The challenge of doing all pin combinations is that the number of pin combinations increases rapidly with increasing numbers of pins. Equation 1 calculates the number of unique pin pair combination for an IC with M pins, assuming a low parasitic HBM tester.
Equation 1 takes advantage of the allowance in JS-001 for low parasitic testers that you don’t have to stress pin B versus pin A if pin A versus pin B has been stressed both positive and negative.
Figure 1 shows the number of pin combinations as a function of number of pins if all pin pair combinations are performed. It quickly becomes clear that doing all pin pair combinations for a high pin count integrated circuit (IC) is not reasonable. For low pin count devices stressing all possible pin pair combinations can be a good choice. Assuming 5 seconds to stress a single pin combination positive and negative a 40 pin device could be tested in 65 minutes. While this amount of test time is not short, there is no engineering time expended determining if pins are supply pins, non-supply pins or determining supply pin groupings.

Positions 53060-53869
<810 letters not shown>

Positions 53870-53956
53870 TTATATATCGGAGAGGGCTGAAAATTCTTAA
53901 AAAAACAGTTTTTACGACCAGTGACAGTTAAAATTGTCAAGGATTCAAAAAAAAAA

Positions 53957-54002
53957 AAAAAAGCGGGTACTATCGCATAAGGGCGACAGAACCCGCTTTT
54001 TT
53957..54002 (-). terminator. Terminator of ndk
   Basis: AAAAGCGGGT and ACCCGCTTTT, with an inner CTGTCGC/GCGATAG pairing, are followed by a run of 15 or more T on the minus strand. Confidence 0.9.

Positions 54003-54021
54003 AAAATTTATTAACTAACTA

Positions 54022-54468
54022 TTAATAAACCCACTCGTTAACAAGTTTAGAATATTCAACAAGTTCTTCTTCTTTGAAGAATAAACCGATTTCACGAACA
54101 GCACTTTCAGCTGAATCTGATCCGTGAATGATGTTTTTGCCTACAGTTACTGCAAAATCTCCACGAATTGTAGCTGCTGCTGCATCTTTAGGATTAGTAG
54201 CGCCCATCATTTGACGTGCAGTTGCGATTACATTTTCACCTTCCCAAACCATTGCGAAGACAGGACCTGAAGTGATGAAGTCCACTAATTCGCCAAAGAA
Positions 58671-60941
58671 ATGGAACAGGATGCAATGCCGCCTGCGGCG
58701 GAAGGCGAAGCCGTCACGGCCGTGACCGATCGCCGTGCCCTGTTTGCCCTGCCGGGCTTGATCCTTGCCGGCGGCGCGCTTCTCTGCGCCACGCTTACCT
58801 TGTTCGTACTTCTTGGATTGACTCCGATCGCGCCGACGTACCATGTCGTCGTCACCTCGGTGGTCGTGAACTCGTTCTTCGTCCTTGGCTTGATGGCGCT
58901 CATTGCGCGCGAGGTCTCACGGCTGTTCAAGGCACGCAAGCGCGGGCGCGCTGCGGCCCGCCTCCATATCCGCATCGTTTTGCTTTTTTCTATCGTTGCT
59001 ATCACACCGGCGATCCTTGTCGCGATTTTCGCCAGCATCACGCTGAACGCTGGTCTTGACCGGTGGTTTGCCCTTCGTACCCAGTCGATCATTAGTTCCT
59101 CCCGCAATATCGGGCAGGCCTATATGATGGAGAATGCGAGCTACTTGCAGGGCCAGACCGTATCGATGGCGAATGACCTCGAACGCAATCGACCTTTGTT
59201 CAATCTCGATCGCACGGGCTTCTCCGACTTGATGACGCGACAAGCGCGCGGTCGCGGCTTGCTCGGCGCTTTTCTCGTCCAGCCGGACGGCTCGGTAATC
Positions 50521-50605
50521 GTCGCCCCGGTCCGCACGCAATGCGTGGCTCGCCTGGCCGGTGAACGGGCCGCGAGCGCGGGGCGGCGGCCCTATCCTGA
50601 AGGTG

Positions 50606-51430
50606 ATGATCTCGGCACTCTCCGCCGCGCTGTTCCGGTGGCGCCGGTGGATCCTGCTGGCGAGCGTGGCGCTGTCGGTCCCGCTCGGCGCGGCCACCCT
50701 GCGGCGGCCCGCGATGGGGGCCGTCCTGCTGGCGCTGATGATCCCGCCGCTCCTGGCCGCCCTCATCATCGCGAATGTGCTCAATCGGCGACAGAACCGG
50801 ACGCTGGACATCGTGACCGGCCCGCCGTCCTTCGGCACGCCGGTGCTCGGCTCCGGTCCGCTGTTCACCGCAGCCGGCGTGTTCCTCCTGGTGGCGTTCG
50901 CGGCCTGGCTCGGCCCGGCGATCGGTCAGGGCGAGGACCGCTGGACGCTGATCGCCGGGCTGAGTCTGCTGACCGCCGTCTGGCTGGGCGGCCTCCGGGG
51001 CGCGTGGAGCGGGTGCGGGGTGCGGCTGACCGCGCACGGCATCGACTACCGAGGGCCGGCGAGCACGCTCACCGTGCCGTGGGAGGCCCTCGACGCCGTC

Figure 1 Number of pin combinations for stressing all pin pairs as a function of the number of pins.
4 Table 2B
JS-001 Table 2B, shown as Table 1 of this blog, is the traditional pin combinations which JS-001 inherited from the legacy JEDEC and ESDA HBM specifications. This method assumes a method of tying a number of pins together, which is most easily accomplished using a matrix based HBM tester. Table 2B includes two types of pin combinations. In combinations 1 through N all pins from a supply pin group are shorted on Terminal B and all pins not on terminal B are stressed, one pin at a time, versus the pins on Terminal B. This is then repeated for each supply pin group. In the second type of pin combinations, N+1, each non-supply pin is stressed versus all other non-supply pins tied together on Terminal B. This is then repeated for each non-supply pin.
Table 1 Reproduction of JS-001-2017 Table 2B. Notes have been left out.